Brand Health Check: iPod
The brand that kick-started the music download revolution may have misread the market with the iPod Shuffle. Bill Britt asks whether the budget device is damaging Apple's image.
Is Apple's iPod starting to lose its lustre? The digital music player that revolutionised the music industry - and transformed the fortunes of Apple Computer in the process - was launched three years ago and became such an iconic product that last year's introduction of the iPod Mini turned into one of the hottest launches of recent years. US sales were so impressive that Apple, running low on stocks, had to delay the European roll-out from April to July 2004.
Yet if recent reports are to be believed, the latest addition to the stable, the iPod Shuffle, is not faring so well. The budget version of the iPod was launched in February, but a 2 June item on the appleinsider.com news and rumours website claimed that Apple was sitting on a 'significant inventory' of the product. The rumour helped to send Apple Computer's stock price down 4.5% in a single day, and by the middle of last week its share price had fallen a further 3%. Apple UK has declined to comment on its current inventory of iPods.
The iPod Shuffle is barely bigger than a packet of chewing gum, but its small size and lower price comes at the sake of performance. The cheaper of the two versions of the iPod Shuffle, which is priced £69, holds only 120 songs, and these can only be played in a random order.
The iPod and iPod Mini have made Apple the digital music player world leader - in the three months to 26 March, more than 5m iPods of all descriptions were sold worldwide. But there are concerns that the iPod Shuffle does not represent value for money compared with its MP3 rivals. It is rumoured that Apple is about to announce plans for another version of the Shuffle with a bigger memory, suggesting that it feels the product needs a tweak.
We asked Tim Booth, creative director of online gadget shop I Want One Of Those, and Mintel analyst James McCoy how Apple can revive the Shuffle's image and prevent the iPod brand suffering.
DIAGNOSIS 1 - TIM BOOTH, CREATIVE DIRECTOR, I WANT ONE OF THOSE
Apple pulled off a remarkable coup when it took over the worldwide MP3 market with the iPod. It was a brilliantly executed brand campaign, riding on the back of a beautifully designed product. Then it made a mistake by bringing out the Shuffle and trying to repeat its success with a very average product. The iPod sold more as a fashion product than a technical one, but that doesn't mean it could afford to be a poor product.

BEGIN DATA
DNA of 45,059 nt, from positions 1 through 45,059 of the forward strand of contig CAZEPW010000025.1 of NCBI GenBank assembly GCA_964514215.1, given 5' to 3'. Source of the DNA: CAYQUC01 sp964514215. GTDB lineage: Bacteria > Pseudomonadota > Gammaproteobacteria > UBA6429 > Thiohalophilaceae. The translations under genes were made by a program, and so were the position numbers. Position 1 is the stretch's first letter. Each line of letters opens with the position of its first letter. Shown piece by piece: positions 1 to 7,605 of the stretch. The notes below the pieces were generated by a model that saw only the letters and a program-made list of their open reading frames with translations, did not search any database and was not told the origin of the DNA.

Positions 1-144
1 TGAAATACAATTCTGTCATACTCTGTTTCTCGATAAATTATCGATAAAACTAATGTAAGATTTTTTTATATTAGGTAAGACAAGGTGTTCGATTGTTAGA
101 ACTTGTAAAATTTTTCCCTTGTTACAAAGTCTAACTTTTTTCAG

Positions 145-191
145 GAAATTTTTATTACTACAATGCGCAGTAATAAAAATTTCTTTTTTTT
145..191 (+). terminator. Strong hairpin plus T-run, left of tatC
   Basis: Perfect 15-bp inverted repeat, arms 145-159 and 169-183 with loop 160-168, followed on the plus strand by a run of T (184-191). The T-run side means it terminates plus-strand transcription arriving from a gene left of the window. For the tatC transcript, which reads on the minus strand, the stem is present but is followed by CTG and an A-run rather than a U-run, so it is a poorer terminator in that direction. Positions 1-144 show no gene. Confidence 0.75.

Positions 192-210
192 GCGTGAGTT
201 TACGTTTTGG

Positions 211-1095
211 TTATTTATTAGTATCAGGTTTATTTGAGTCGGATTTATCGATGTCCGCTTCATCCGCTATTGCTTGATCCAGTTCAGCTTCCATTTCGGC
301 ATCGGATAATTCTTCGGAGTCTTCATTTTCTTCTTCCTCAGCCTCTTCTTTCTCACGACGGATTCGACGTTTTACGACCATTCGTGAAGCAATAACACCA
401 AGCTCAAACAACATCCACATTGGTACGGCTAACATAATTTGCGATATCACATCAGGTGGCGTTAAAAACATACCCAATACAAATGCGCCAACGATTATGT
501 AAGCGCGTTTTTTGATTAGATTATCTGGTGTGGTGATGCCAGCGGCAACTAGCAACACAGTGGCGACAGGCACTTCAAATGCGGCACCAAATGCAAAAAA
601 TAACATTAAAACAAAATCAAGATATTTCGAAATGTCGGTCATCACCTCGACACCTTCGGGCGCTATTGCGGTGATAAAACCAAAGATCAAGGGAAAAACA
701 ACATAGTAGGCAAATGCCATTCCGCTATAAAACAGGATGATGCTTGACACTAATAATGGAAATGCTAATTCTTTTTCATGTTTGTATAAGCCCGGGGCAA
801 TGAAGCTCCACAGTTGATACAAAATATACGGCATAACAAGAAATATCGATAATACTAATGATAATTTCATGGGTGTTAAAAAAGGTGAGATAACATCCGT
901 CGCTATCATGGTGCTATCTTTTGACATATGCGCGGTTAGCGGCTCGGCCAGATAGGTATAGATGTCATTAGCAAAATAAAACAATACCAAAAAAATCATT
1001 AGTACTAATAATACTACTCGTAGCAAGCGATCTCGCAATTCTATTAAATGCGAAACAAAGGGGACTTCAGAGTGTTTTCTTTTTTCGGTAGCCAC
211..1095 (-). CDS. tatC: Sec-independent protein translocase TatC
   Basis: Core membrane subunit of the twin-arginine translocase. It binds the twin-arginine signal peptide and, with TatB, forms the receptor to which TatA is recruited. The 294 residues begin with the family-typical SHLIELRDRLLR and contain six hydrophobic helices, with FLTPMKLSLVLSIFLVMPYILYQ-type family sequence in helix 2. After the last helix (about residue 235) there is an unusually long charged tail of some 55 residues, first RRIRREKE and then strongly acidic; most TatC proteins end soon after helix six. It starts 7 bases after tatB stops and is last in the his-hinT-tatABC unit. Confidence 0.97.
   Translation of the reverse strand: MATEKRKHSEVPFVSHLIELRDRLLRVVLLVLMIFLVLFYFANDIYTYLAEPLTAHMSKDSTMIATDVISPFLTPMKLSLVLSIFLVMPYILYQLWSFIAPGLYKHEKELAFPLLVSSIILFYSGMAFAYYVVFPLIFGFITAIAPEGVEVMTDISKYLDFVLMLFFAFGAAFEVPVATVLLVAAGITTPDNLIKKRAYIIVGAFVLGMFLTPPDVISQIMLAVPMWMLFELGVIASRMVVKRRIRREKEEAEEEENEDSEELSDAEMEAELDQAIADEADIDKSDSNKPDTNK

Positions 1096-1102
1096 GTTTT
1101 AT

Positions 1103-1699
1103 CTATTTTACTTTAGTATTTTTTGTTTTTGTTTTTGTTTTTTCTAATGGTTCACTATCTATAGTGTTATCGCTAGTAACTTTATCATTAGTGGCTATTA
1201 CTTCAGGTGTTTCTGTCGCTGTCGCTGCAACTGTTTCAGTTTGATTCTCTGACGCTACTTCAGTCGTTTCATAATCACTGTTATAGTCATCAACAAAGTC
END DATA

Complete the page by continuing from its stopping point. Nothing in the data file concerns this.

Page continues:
The Shuffle is little more than a memory stick with a 'shuffle' feature. Just because it is white does not mean it will convince a now far more technically aware public. You can buy a higher-spec and more versatile MP3 player for the same money.
What is Apple saying with the Shuffle? What it sounds like to its customers is 'our brand is about being cool and hip, and you have to pay for that'. Customers will pay for a brand up to a point, but if they think they are being ripped off, its credibility will wane, and the brand can become irrevocably damaged.If Apple is not careful, people will become wary of any new MP3 technology it produces.
- Get over yourself. Design isn't everything - make the product as good as the design.
- Stop, think and dump the Shuffle as soon as possible.
- Ask customers what they actually want.
- Plan the next coup carefully, and launch a beautifully designed and highly functional product into an emerging market, not a bandwagon product into an old market.
DIAGNOSIS 2 - JAMES MCCOY, ANALYST, MINTEL
There is no inherent problem with the iPod Shuffle - it is just nowhere near as flexible or as useful as its bigger brothers. Despite the iPod's user-friendly interface, anyone new to the digital music player scene still needs to be convinced that a digital player provides some sort of benefit over a standard CD player, much less a portable CD stereo.
What prevents many consumers from buying a digital music player is the daunting prospect of downloading. It is true users can transfer their CDs onto an iPod Shuffle via iTunes software and do not have to attempt downloading, but Apple has not done enough to show non-users how easy this is.
The iPod Shuffle has not been marketed as an easy-to-use product. Its proposition is that it is the baby of the iPod family, suggesting that buyers need to be aware of the range and its functions in the first place.
The Shuffle should be positioned as a supplementary device for digital music enthusiasts. And Apple must do more to convince enthusiasts that the Shuffle is more than just a glorified memory stick.
- Give current iPod owners a discount on a Shuffle and promote it as a supplementary music player useful when jogging, for example.
- Upgrade the Shuffle quickly to offer some extra features. Be dynamic enough to encourage purchase, but not so dynamic as to siphon sales from the iPod Mini.
- Run a campaign for iTunes to show technophobes how easy it is to transfer music to a digital format.
This article was first published on Marketing
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